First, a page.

Marshall J. Aronstam, 75, of
South Deerfield. Was a teacher and
principal in the Goshen, Sunderland and
Whately elementary schools for nearly
40 years, retiring in 2003. Feb. 2.
Jean R. Cash, 58, of Plaistow,
N.H. Was an elementary teacher in the
Haverhill school system for 15 years
and had worked previously at schools in
Medford and Kingston, N.H. Feb. 27.
Richard J. Collins, 82, of
Andover. Was a social studies teacher
and coach for 37 years at Andover
High School and served on the
Andover School Committee. Feb. 19.
Sheila M. Doherty, 60, of
Everett. Was a longtime teacher in the
Everett school system. Dec. 27.
Roger A. Gagnon, 74, of
Newburyport. Taught history at
Newburyport High School for 37
years. Dec. 17.
Ernest D. Glynn, 88, of
Chatham. Taught mathematics and
business in Belmont, Waltham and
Wayland. Feb. 11.
Stephen Lacilla, 66, of Holden.
Was a mathematics teacher for 10
years at South High Community
School in Worcester. Jan. 29.
Kathleen M. Morey, 59, of
Plymouth. Was an elementary teacher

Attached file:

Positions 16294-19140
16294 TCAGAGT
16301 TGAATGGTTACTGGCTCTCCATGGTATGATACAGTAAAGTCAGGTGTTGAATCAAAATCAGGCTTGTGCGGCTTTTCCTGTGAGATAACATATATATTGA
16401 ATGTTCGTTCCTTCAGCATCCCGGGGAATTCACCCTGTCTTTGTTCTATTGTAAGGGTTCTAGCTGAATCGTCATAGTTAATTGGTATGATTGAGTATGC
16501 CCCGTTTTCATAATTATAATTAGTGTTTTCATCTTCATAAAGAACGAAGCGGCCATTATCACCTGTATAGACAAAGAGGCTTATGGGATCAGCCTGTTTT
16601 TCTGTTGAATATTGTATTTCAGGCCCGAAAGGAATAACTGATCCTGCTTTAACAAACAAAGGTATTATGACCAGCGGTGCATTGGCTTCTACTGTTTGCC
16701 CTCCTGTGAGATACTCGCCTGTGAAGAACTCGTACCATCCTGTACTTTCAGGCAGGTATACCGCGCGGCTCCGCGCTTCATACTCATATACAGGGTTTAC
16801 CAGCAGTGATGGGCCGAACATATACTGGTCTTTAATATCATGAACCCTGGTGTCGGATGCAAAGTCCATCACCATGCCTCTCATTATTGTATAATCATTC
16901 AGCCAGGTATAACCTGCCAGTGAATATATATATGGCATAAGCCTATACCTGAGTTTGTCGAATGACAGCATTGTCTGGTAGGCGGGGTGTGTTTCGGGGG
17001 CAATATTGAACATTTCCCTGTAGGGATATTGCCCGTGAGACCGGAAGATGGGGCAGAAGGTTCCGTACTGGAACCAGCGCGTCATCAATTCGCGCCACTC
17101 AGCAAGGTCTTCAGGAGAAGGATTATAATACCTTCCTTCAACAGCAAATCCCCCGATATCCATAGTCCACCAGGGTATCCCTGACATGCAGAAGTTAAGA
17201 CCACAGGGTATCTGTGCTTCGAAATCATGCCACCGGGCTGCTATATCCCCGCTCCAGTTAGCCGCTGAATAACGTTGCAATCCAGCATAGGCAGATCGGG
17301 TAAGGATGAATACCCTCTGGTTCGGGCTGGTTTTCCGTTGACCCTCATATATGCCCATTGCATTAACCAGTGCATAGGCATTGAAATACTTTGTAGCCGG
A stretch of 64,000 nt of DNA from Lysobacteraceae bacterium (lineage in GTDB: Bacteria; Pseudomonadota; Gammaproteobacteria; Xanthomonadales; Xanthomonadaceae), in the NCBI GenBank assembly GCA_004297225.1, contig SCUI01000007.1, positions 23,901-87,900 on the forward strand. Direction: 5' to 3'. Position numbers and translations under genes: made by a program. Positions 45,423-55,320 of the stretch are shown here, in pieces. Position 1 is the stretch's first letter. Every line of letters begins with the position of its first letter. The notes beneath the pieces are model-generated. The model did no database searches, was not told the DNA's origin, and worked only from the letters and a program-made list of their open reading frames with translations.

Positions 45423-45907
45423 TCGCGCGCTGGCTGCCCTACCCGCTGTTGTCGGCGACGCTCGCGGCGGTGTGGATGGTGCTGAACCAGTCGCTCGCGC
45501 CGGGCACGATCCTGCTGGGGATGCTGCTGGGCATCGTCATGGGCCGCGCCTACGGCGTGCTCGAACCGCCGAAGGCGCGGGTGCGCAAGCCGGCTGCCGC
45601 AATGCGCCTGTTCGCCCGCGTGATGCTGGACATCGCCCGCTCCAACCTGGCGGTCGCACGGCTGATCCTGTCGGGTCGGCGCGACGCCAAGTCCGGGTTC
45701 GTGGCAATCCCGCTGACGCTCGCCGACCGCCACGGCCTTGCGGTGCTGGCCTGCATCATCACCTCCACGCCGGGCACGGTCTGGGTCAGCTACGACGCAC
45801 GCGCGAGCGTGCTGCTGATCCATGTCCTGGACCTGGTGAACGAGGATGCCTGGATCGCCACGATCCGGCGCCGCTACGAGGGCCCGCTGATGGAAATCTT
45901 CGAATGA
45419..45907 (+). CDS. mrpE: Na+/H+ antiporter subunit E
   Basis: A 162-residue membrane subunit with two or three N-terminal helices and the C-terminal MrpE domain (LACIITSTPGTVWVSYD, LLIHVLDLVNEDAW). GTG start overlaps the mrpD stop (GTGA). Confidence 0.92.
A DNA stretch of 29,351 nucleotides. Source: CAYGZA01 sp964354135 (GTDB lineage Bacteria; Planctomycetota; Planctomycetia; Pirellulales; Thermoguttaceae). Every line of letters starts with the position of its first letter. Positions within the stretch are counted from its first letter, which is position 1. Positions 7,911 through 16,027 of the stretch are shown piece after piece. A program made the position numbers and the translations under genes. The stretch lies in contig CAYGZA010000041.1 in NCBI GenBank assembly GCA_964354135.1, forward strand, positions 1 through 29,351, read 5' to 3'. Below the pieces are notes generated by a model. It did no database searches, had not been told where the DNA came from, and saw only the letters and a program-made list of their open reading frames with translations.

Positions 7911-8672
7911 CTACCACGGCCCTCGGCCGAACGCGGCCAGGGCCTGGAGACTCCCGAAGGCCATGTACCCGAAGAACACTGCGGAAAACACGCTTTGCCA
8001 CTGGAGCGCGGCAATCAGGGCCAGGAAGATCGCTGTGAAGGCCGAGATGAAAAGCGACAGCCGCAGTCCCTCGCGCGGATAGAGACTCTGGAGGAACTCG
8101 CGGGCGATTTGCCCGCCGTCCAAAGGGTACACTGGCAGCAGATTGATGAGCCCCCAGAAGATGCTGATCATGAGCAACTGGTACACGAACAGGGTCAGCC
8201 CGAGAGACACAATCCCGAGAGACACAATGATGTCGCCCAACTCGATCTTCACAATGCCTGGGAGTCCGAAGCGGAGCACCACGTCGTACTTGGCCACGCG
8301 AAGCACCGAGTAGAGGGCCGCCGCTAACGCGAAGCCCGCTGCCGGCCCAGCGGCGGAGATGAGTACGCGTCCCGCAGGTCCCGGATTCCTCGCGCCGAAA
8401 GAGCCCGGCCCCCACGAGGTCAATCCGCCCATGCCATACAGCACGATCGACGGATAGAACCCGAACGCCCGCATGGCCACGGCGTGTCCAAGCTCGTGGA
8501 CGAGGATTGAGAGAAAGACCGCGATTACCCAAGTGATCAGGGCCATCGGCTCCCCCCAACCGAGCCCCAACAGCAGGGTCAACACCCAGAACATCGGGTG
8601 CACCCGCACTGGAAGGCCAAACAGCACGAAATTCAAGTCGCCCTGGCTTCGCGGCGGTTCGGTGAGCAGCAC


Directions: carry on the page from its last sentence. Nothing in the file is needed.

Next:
at the Indian Brook Elementary School
in Manomet for 33 years. Feb. 6.
Suzanne L. Moynihan, 71, of
Worcester. Taught in the Lancaster
Public Schools for 36 years. Feb. 25.
Irma F. Resnick, 95, of Canton.
Was a guidance counselor in the
Milton school system. Jan. 8.
Lawrence A. Ristuccia, 92, of
Belmont. Taught at the Northeast
Regional Vocational School. Jan. 15.
Carol Sullivan, 70, of Westford.
Taught at the John F. Kennedy
Junior High School in Woburn for
more than 30 years, retiring in 2001.
Fitzgerald, who addressed attendees
as the event got underway. He
said such collaborations are
crucial because many AP and IB
instructors are the only ones in
their buildings teaching a particular
The teachers came to the
MTA-sponsored conference from
more than two dozen school
districts stretching from Cape Cod
to the Berkshires.
Malone, who was the school
superintendent in Brockton when
the MAAP initiative first took shape,
praised the group’s ongoing efforts.
“You are caring, thoughtful,
talented, highly skilled teachers,”
Malone said in his keynote address.
“You teach empathy. You are
building the future citizenry. You
make young people want to come
The hope among the MAAP
participants is that students will
pursue rigorous coursework and
that a more diverse population of
students will avail themselves of
AP and IB courses.
In answering one teacher’s
question about the effects of
poverty on public education,
Malone pointed out that closing
racial and socioeconomic
achievement gaps is at the heart of
“You are creating a pathway to
success that can break the cycle of
poverty,” Malone said, referring to
the role of AP exams in providing
college credit and facilitating
placement. “Students who achieve
qualifying scores can save money
and make college more affordable.”
Continued from Page 12
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